Moreover, the project would eliminate shops full of unionized blue-collar jobs, to be replaced by office buildings full of non-union jobs. I didn’t join the walkout.

DETERMINING WHAT TO BUILD

If the U.S. unions’ demand was “Build it now,” here’s how Mundey as secretary of the NSWBLF in 1972 saw it:

“Yes, we want to build. However, we prefer to build urgently-required hospitals, schools, other public utilities, high-quality flats, units and houses, provided they are designed with adequate concern for the environment, than to build ugly unimaginative architecturally-bankrupt blocks of concrete and glass offices...

“Though we want all our members employed, we will not just become robots directed by developer-builders who value the dollar at the expense of the environment. More and more, we are going to determine which buildings we will build...

“The environmental interests of three million people are at stake and cannot be left to developers and building employers whose main concern is making profit. Progressive unions, like ours, therefore have a very useful social role to play in the citizens' interest, and we intend to play it.”

A Pathway to a Regenerative Economy

By various - United Frontline Table, June 2020

The intersecting crises of income and wealth inequality and climate change, driven by systemic white supremacy and gender inequality, has exposed the frailty of the U.S. economy and democracy. This document was prepared during the COVID-19 pandemic which exacerbated these existing crises and underlying conditions. Democratic processes have been undermined at the expense of people’s jobs, health, safety, and dignity. Moreover, government support has disproportionately expanded and boosted the private sector through policies, including bailouts, that serve an extractive economy and not the public’s interest. Our elected leaders have chosen not to invest in deep, anti-racist democratic processes. They have chosen not to uphold public values, such as fairness and equity, not to protect human rights and the vital life cycles of nature and ecosystems. Rather, our elected leaders have chosen extraction and corporate control at the expense of the majority of the people and the well-being and rights of Mother Earth. Transforming our economy is not just about swapping out elected leaders. We also need a shift in popular consciousness.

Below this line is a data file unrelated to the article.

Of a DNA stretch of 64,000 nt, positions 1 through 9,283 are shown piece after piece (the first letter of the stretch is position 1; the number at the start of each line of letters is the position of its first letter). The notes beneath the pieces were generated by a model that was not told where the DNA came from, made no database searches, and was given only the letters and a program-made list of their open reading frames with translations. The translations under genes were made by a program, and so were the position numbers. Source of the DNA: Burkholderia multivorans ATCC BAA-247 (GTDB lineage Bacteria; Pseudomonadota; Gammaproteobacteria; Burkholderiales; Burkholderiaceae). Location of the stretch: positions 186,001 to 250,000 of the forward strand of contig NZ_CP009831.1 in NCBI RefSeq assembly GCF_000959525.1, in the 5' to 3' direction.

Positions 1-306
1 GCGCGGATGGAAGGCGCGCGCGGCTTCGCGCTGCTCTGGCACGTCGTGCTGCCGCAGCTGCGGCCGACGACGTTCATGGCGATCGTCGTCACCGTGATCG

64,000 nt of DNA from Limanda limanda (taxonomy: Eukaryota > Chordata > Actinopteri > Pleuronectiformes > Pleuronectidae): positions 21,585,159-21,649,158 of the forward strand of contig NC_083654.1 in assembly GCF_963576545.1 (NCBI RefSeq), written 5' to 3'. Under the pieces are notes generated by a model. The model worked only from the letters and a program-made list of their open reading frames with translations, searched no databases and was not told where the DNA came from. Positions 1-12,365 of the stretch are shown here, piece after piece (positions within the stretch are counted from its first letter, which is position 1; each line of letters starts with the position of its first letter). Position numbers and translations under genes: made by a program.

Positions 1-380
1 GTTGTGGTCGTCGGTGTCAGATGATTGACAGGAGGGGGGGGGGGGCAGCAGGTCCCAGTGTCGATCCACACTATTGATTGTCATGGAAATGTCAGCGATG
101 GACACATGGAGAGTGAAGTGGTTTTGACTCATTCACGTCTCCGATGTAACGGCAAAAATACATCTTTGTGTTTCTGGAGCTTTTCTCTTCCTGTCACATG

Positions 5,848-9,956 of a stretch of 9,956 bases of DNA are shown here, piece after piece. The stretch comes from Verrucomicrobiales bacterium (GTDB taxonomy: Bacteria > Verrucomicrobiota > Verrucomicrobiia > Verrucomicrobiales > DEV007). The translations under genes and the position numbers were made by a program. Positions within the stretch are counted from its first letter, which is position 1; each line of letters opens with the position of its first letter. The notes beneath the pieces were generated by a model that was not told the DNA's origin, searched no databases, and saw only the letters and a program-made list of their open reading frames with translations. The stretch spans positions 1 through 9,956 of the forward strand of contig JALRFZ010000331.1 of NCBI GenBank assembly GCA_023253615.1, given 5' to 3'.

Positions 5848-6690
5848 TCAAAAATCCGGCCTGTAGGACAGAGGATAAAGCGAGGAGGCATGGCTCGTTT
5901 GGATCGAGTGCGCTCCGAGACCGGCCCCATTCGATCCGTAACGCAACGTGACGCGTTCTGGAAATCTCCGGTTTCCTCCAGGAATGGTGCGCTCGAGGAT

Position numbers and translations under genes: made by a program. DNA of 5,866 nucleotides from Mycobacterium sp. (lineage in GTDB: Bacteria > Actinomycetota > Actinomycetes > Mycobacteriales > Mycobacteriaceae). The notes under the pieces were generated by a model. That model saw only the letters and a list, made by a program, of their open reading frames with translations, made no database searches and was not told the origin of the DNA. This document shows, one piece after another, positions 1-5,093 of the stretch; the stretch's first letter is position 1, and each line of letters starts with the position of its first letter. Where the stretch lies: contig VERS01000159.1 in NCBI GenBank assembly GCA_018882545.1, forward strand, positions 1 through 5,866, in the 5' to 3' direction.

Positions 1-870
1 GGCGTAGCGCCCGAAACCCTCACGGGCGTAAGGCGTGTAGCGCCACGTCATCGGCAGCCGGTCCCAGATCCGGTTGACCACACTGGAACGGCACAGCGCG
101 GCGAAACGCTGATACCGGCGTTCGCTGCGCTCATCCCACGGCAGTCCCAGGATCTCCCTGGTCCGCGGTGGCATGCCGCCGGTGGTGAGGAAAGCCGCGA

There are moments of clarity that allow for society to challenge popular thinking and status quo solutions. Within all the challenges that this pandemic has created, it has also revealed what is wrong with the extractive economy while showcasing the innate resilience, common care, and original wisdom that we hold as people. Environmental justice and frontline communities are all too familiar with crisis and systemic injustices and have long held solutions to what is needed to not only survive, but also thrive as a people, as a community, and as a global family. We cannot go back to how things were. We must move forward. We are at a critical moment to make a downpayment on a Regenerative Economy, while laying the groundwork for preventing future crises.

To do so, we say—listen to the frontlines! Indigenous Peoples, as members of their Indigenous sovereign nations, Asian and Pacific Islander, Black, Brown and poor white marginalized communities must be heard, prioritized, and invested in if we are to successfully build a thriving democracy and society in the face of intersecting climate, environmental, economic, social, and health crises. A just and equitable society requires bottom-up processes built off of, and in concert with, existing organizing initiatives in a given community. It must be rooted in a people’s solutions lens for a healthy future and Regenerative Economy. These solutions must be inclusive—leaving no one behind in both process and outcome. Thus, frontline communities must be at the forefront as efforts grow to advance a Just Transition to a Regenerative Economy.

A People’s Orientation to a Regenerative Economy offers community groups, policy advocates, and policymakers a pathway to solutions that work for frontline communities and workers. These ideas have been collectively strategized by community organizations and leaders from across multiple frontline and grassroots networks and alliances to ensure that regenerative economic solutions and ecological justice—under a framework that challenges capitalism and both white supremacy and hetero-patriarchy—are core to any and all policies. These policies must be enacted, not only at the federal level, but also at the local, state, tribal, and regional levels, in US Territories, and internationally.

Read the text (PDF).